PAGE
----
3. VolAgent
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    VolAgent Guru

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    Keep it above board. Review any contract, employment agreement or employee handbook with your company. Make sure you aren't in breach of any.

    Second, make sure that you are in no way using the information you gain through underwriting for the benefit of your sales career. Meaning, either avoid the lines of business you underwrite and/or the geographic area where the business comes from.
     
  4. Nomadd917
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    Nomadd917 New Member

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    I originally started on the sales side selling life and investments. I did that for about 2 years. Had decent success but needed something more stable so I switched to the company side.

    My underwriting style is a lot more agency friendly than the average underwriter. Manuals are only guideline not the end all be all on what I do. A computer can be programmed to follow a manual and a given set of rules. I’m here to see the value when making exceptions to the rules.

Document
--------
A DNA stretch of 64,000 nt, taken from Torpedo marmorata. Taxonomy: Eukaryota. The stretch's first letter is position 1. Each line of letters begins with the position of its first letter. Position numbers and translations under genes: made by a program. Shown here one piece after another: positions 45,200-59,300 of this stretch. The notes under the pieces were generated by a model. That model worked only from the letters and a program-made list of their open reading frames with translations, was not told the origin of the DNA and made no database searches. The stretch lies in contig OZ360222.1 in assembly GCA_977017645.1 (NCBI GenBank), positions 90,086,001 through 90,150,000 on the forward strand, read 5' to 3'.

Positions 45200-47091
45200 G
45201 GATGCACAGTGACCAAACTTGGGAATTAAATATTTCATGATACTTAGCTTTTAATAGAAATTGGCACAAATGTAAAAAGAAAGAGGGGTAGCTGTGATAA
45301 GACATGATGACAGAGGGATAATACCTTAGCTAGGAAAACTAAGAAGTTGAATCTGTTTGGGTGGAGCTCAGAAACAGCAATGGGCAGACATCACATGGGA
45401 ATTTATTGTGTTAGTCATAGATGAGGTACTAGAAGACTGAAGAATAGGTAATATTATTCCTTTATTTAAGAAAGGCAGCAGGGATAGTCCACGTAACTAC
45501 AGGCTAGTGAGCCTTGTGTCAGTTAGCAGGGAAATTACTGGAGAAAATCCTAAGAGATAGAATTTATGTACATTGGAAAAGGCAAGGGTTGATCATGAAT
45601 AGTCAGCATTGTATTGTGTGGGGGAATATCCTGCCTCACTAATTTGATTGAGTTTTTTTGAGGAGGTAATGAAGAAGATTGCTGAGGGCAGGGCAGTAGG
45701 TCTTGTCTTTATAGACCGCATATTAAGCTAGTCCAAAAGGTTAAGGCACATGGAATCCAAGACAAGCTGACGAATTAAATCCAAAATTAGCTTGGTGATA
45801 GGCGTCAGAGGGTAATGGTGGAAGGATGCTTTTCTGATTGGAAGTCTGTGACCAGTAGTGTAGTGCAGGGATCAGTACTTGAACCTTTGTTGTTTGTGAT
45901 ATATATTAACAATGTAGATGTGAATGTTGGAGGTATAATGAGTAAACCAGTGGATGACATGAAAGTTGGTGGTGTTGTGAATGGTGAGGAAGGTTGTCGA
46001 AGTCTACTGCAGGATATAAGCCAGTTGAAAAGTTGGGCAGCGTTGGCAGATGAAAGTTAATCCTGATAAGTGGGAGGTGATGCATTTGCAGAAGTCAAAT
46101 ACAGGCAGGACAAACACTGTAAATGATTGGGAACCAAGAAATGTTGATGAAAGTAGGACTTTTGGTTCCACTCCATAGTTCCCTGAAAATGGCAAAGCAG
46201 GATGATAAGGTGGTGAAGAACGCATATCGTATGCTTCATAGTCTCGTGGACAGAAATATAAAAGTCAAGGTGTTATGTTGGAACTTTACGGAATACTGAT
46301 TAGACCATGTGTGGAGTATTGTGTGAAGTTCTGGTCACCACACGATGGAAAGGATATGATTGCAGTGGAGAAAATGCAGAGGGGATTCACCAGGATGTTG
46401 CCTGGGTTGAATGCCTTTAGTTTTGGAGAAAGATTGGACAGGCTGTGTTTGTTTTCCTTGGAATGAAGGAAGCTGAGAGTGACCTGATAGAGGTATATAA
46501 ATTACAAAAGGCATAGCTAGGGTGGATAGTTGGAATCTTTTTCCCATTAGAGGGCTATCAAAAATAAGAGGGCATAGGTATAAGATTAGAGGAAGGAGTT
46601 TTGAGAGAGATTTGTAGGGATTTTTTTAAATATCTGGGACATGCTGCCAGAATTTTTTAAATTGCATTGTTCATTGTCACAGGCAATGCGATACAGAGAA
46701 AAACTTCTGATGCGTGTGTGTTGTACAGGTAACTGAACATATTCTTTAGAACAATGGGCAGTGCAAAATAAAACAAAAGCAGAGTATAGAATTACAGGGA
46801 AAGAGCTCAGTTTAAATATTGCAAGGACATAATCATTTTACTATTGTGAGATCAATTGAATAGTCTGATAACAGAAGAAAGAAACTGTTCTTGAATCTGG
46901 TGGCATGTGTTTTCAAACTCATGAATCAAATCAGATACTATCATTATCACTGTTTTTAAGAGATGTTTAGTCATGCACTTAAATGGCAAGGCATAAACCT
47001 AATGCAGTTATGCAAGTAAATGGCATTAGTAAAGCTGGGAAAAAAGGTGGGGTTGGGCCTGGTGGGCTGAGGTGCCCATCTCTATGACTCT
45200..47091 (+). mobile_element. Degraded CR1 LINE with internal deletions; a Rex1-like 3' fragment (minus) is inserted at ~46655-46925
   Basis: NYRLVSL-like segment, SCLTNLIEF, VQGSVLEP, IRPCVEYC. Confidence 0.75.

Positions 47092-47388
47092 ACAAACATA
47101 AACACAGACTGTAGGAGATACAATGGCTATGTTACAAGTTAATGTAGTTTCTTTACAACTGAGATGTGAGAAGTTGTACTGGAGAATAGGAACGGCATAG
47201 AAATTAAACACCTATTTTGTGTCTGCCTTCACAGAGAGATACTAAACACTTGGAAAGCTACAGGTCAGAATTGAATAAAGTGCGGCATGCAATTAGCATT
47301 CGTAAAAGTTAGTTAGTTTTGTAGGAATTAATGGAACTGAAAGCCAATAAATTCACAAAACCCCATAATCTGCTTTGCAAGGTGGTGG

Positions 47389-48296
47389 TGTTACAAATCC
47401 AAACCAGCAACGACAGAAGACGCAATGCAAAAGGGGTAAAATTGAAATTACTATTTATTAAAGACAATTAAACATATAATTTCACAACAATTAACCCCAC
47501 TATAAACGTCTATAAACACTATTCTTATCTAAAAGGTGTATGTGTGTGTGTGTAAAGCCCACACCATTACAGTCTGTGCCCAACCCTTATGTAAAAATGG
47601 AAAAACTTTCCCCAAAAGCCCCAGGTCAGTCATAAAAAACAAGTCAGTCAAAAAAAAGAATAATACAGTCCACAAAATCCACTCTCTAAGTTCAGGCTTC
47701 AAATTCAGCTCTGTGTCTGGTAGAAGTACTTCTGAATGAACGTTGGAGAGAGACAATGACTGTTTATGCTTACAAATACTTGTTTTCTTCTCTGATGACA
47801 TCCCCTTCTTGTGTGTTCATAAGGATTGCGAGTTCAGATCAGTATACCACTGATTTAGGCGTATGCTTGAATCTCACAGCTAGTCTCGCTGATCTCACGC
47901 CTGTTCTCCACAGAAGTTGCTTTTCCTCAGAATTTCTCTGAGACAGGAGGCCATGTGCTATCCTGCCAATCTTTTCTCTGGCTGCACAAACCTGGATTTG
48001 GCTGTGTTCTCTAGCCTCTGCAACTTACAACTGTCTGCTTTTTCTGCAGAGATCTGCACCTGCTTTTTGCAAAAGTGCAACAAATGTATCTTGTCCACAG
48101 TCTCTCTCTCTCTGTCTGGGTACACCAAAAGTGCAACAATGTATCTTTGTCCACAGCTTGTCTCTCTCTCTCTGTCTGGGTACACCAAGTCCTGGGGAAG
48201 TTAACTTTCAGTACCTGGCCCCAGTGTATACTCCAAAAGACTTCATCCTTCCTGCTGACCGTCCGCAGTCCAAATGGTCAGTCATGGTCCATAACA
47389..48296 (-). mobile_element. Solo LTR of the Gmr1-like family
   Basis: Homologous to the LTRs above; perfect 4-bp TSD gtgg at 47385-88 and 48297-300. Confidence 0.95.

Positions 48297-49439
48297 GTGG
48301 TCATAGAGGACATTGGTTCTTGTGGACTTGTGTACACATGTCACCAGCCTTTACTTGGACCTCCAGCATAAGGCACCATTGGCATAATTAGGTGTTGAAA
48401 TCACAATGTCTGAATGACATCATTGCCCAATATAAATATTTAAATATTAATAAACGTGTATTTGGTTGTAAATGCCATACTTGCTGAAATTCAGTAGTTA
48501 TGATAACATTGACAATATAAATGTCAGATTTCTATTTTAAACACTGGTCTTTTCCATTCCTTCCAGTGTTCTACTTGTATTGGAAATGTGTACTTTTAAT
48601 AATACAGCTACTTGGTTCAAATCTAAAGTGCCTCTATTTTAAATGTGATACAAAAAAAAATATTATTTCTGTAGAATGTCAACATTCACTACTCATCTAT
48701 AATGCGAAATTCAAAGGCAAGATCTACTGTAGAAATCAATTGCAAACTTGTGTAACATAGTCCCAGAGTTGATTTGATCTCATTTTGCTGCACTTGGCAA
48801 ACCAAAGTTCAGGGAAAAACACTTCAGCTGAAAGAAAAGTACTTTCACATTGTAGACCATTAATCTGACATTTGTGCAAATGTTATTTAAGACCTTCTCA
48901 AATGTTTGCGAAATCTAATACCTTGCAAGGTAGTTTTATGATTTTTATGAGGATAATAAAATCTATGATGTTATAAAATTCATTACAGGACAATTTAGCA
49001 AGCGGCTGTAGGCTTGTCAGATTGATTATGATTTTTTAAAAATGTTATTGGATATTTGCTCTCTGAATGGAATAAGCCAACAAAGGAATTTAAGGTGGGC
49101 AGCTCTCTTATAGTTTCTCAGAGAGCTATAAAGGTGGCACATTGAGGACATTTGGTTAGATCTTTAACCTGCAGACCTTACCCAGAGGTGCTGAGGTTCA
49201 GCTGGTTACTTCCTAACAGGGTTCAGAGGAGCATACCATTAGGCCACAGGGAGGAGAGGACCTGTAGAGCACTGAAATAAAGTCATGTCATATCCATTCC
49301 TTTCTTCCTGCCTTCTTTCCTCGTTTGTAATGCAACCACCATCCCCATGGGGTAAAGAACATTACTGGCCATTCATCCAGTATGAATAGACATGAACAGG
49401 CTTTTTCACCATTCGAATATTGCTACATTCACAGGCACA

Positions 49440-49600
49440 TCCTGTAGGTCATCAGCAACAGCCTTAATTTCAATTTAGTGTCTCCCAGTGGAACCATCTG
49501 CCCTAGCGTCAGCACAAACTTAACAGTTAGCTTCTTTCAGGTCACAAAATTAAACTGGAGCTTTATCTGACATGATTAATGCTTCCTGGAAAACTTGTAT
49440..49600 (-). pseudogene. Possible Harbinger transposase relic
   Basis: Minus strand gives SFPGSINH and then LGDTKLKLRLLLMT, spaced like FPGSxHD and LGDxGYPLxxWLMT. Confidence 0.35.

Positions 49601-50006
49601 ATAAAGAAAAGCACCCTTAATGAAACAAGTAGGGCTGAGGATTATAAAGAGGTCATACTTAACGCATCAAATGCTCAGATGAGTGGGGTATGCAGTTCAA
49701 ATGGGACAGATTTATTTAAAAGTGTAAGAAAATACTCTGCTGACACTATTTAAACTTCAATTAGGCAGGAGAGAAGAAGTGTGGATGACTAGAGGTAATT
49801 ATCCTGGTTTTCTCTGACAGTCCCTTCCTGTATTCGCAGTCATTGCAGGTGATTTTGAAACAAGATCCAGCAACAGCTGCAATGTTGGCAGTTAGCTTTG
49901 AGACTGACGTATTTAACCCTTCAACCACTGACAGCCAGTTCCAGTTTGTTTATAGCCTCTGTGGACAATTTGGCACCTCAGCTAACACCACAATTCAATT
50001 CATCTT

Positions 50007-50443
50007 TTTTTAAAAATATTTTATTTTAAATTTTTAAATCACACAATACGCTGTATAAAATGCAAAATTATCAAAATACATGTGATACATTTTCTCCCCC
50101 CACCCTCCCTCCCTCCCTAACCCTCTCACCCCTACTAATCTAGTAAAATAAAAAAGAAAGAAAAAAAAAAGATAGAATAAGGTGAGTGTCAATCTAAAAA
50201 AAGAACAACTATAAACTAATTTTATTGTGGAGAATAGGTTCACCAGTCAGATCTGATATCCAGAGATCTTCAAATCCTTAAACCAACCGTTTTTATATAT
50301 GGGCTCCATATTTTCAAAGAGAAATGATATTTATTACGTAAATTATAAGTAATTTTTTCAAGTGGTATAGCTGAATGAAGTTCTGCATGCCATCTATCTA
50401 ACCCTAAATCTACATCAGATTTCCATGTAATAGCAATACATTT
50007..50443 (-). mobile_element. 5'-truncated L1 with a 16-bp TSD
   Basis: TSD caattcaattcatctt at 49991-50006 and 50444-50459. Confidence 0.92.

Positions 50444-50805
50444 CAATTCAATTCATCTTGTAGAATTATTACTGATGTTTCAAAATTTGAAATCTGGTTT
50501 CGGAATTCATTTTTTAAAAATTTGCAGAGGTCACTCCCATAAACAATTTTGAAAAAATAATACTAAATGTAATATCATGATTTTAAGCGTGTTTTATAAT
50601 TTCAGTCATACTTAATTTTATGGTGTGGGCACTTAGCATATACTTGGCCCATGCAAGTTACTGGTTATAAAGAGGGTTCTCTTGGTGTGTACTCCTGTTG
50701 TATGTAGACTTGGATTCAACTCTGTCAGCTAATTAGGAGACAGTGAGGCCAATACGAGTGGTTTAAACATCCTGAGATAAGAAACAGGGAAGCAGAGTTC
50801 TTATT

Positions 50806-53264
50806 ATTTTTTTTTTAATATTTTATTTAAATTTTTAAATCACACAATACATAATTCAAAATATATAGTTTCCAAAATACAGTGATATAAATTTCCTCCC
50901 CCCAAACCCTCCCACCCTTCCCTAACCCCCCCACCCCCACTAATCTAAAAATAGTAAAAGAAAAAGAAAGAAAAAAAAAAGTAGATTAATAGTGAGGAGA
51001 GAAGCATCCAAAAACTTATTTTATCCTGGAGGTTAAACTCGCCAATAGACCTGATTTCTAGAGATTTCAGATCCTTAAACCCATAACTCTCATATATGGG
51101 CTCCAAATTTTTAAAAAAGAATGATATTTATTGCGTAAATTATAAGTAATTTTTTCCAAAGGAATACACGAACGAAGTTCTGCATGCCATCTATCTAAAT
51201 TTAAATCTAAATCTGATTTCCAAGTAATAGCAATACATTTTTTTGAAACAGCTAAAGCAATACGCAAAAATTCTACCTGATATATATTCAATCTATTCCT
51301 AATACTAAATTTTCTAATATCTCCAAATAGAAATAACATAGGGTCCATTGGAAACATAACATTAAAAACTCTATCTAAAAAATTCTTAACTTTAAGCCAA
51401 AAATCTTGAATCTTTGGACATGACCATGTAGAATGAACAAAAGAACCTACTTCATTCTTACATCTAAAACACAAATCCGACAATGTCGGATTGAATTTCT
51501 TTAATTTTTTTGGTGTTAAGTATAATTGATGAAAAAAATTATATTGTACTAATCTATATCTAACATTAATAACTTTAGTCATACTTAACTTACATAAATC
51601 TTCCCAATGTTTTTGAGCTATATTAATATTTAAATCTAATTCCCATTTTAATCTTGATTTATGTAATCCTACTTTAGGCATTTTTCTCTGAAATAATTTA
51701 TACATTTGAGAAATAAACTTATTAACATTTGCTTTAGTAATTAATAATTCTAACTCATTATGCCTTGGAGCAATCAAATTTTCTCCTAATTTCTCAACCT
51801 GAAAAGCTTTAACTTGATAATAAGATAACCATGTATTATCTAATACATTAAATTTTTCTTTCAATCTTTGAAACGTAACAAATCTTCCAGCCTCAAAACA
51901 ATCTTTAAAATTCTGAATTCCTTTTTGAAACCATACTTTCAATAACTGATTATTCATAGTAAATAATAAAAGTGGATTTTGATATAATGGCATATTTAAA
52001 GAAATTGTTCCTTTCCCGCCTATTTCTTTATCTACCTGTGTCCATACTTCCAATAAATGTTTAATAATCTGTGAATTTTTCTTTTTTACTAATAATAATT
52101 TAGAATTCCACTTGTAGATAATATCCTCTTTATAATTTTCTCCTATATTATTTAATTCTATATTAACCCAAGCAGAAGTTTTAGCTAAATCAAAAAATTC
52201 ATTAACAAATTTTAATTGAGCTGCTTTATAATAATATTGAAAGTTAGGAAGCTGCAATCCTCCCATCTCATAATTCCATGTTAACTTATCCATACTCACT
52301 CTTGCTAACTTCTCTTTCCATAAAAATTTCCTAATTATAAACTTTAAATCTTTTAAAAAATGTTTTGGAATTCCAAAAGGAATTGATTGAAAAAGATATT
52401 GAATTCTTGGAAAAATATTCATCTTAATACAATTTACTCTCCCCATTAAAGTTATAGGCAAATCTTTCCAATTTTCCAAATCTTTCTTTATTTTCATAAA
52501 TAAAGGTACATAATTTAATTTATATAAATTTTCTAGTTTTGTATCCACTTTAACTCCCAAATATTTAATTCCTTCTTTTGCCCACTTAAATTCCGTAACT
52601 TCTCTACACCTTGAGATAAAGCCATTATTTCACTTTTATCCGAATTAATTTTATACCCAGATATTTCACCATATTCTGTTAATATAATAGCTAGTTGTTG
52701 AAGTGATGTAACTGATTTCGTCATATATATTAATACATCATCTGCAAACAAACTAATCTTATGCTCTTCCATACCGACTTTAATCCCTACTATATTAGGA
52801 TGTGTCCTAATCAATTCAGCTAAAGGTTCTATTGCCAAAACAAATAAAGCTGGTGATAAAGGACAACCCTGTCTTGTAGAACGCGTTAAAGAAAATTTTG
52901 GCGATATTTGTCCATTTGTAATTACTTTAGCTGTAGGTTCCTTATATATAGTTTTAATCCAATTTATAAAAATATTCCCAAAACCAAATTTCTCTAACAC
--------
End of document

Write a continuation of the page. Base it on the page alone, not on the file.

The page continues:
5. Nomadd917
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    Nomadd917 New Member

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    The geographical area i underwrite is 3 states away and I would be selling the products that I underwrite. By happen chance I could come accross an agent, policy, etc... in the area I would be selling but 99.9% of the time I’m just answering coverage questions or helping with rating a policy. In my job I very little influence on pricing and the influence I do have is mostly to lower premiums (waiving violations or claims, adding discounts, rating in a better tier, etc....).